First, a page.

Here's why I tell you to buy used machinery

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Forum topic by Loren posted 01-14-2012 03:40 AM 2061 views 0 times favorited 13 replies Add to Favorites Watch
View Loren's profile


8174 posts in 3072 days

01-14-2012 03:40 AM

Here’s why I tell you to buy used machinery

It should come as no surprise that Woodworkers have “appetites” for tools that sometimes exceed their commitment to the craft. Also, pro shops close and liquidate.

In the first case, virtually new, high-ticket machinery bought on credit gets sold on the second-hand market for a fraction of the sticker price. In the second, some very capable machinery with substantial use can be got for prices close to scrap metal.

Here are too dreamy virtually new Austrian combo machines made by a Felder subsidiary Hammer being auctioned off in Georgia.

Interestingly, my posting this here may bring bidders to the table and drive up the selling price by a bit.

Well, somebody’s loss is going to be somebody else’s gain. That’s how this stuff works.

13 replies so far

View Tedstor's profile


1625 posts in 2057 days

#1 posted 01-14-2012 03:57 AM

Indeed. Being a hobbyist, my budget and commitment to the craft makes new machines a poor value. I’ve had too much good luck with used machines to ever consider buying new. Most used machines are 100% serviceable. And even when they aren’t, they typically only need $20 worth of parts and a couple hours worth of effort to put them into service.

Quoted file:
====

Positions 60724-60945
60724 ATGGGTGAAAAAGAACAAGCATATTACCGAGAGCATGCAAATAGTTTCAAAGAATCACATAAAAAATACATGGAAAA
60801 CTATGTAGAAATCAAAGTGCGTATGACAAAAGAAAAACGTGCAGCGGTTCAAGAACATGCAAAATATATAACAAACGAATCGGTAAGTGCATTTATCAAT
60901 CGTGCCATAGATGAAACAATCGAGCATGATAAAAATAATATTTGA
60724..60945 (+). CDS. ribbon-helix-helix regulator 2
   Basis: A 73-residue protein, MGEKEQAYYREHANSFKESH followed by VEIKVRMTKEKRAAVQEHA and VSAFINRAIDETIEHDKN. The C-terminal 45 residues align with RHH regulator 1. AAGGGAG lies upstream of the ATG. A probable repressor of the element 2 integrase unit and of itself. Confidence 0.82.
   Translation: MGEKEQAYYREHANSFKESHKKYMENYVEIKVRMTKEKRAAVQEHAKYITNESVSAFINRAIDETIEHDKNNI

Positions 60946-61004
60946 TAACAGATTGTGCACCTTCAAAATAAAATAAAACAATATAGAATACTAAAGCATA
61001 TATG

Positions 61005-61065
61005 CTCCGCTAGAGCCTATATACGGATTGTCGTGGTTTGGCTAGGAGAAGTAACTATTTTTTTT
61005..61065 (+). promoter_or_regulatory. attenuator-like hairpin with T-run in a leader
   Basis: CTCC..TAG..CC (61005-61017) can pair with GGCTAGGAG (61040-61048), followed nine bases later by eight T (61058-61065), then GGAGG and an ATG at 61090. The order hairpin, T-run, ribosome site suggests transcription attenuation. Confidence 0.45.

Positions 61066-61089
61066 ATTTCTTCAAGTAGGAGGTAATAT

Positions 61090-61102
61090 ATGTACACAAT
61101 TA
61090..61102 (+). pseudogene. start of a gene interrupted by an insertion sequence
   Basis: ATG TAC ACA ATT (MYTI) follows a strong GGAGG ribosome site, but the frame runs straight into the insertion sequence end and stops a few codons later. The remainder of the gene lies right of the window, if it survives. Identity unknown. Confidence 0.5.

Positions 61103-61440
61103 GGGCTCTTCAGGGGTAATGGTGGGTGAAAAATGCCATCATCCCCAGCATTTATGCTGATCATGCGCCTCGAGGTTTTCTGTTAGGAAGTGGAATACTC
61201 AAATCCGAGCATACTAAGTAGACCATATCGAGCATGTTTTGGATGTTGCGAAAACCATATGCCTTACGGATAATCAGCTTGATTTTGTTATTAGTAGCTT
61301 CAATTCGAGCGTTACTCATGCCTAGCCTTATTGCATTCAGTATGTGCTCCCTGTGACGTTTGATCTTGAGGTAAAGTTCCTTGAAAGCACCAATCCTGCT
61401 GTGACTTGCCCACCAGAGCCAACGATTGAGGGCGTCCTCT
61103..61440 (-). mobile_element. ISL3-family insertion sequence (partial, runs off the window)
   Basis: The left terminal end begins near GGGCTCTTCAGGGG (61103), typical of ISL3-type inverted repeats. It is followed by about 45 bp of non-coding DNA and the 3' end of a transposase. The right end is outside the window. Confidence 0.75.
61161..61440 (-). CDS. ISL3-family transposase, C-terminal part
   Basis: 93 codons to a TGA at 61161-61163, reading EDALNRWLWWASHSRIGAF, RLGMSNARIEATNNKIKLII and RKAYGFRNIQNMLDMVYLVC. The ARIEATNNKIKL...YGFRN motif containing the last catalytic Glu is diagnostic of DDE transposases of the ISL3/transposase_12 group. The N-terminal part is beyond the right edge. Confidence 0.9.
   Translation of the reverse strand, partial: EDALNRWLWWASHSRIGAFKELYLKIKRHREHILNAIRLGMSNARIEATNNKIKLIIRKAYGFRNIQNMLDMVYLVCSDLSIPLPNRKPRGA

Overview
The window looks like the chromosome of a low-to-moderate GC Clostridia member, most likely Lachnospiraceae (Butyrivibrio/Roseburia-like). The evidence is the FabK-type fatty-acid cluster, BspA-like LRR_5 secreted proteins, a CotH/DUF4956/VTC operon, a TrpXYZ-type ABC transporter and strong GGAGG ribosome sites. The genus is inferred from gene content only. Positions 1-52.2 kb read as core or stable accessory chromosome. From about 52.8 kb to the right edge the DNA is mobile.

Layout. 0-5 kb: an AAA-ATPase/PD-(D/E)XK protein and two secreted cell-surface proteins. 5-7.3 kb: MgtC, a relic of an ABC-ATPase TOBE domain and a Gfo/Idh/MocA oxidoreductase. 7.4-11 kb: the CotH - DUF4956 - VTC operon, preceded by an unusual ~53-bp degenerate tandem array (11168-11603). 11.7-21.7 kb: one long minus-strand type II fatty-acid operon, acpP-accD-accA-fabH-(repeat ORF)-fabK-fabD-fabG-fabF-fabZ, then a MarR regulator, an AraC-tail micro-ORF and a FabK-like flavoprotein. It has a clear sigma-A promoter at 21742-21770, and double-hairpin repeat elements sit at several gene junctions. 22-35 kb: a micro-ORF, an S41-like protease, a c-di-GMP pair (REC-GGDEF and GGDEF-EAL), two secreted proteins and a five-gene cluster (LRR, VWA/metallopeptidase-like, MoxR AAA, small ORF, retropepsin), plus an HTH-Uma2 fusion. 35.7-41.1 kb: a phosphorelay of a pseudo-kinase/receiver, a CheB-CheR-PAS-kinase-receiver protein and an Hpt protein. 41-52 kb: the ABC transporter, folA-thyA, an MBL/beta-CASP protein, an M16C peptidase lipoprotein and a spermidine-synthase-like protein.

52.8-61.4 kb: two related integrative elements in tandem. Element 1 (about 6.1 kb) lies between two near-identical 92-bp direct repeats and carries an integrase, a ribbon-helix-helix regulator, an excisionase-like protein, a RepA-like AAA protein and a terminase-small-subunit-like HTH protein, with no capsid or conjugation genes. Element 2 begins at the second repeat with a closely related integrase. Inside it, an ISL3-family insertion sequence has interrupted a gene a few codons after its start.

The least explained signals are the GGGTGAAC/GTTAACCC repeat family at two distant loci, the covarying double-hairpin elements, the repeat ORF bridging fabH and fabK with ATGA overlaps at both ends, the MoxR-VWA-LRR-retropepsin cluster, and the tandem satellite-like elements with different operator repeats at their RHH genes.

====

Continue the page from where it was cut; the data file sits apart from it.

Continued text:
High-end tool boxes are another item that should never be purchased new. On any given day, the Washington DC craigslist will have a half dozen Snap-On/Matco/MAC boxes for sale….often for 30 cents on the dollar.

View BentheViking's profile


1763 posts in 1988 days

#2 posted 01-14-2012 04:15 AM

looks like someeone is gonna get a good deal…good luck LJs

-- It's made of wood. Real sturdy.--Chubbs Peterson

View longgone's profile


5688 posts in 2732 days

#3 posted 01-14-2012 04:27 AM

I looked at the website and those are very good prices….but most of the woodworking machines seem to use 3 phase electric. I don’t know about most other Lumberjock woodworkers, but my home shop is not equipped with 3 phase power for these massive machines. Kind of overkill for my home shop.

View devann's profile


2200 posts in 2116 days

#4 posted 01-14-2012 04:30 AM

Thanks Loren, might be a few around here would like to put their 2ยข in on that

-- Darrell, making more sawdust than I know what to do with

View MrRon's profile


3898 posts in 2667 days

#5 posted 01-14-2012 12:41 PM

I have always favored buying used (older) tools over brand new. Not because I’m cheap; but because quality is usually better in an older machine. Warranties don’t matter to me. If a machine has been in service for years without problem, that’s warranty enough for me.

View helluvawreck's profile


22707 posts in 2290 days

#6 posted 01-14-2012 02:30 PM

We buy a lot of things for our plant at auctions and have been doing it for years.


-- If a man does not keep pace with his companions, perhaps it is because he hears a different drummer. Let him step to the music which he hears, however measured or far away. Henry David Thoreau